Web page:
I’ve just been on a wonderful beach holiday in South Africa. The day I was packing to go my husband found a stash of my dirty underwear in one of the suitcases. The last time we travelled was to London in August, so they must have been in there since then! Nice.
Well I thought this was the funniest thing and hoped all my Facebook friends would think so too. So I mentioned it in my status. As expected, loads of people ‘liked’ it and gave various LOLs and thumbs’ up. But what I didn’t expect was the number of people, while thinking it was funny, were shocked that I had confessed to it on a public forum like Facebook. Then when I came back from holiday, someone at church told me they had laughed for three days after reading the post, but not because of what happened, but the fact that I’d ‘gone public’ about it.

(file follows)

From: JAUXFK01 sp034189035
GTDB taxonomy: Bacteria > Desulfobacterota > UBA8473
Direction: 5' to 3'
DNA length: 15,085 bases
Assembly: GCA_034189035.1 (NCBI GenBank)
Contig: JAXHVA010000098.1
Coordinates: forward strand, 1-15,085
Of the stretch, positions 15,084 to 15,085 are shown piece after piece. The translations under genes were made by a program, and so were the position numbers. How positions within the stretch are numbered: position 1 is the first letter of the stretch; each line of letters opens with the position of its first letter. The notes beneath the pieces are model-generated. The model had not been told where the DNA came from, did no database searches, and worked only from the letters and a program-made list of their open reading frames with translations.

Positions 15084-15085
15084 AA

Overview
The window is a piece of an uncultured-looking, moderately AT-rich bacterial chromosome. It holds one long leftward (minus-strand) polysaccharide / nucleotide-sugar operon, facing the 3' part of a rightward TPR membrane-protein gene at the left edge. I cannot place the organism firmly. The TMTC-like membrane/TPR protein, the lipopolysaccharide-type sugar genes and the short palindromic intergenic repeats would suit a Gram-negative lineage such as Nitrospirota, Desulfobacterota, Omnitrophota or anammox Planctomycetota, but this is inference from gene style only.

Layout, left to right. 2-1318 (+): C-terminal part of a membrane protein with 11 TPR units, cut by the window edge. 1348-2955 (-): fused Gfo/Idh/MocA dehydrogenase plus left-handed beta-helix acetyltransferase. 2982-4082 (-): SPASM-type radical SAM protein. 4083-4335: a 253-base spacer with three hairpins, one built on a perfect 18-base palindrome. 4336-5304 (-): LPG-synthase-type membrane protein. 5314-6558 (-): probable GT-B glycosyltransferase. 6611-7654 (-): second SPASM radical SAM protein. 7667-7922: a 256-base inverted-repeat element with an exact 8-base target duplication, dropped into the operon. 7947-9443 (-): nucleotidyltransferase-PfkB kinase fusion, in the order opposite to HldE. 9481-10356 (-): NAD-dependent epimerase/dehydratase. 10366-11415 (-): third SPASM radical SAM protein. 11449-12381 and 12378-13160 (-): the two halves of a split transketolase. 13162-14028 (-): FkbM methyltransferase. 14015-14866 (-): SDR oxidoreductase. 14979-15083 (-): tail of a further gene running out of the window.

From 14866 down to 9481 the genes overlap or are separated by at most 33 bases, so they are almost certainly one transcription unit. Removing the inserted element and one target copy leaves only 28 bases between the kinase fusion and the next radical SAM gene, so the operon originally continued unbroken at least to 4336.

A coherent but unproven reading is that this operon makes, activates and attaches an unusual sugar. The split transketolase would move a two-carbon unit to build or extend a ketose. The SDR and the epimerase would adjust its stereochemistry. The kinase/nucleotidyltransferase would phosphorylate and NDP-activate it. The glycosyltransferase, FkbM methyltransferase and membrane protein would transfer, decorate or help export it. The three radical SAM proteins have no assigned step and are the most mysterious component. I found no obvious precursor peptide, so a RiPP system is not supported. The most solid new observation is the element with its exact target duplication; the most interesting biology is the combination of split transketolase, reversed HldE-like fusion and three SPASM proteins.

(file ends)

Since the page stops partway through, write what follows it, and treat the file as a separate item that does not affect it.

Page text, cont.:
Now I think that’s very strange. What is there to be ashamed of? I would be deeply ashamed, for instance, to share some moral failing on a public forum, like the time I … no, better stop there … But some dirty underwear? That’s not naughty or bad it’s simply funny.
But it got me thinking that we all deal differently with our shame. For some people admitting they’ve done something wrong or silly is beyond mortifying, for others, like me, it’s just an excuse to have a good laugh. We’re all different. And thank God for that!
There are some parallels between my own take on life and that of my fictional heroine Natalie Porter in The Peace Garden. Like the time she got caught on a string of barbed wire while hiding in a hedge and spying on a good looking boy. And if you look close enough, I’ve still got the scar to prove it 😉
If you would like more news of my dirty underwear and other exploits, you can follow me on Facebook.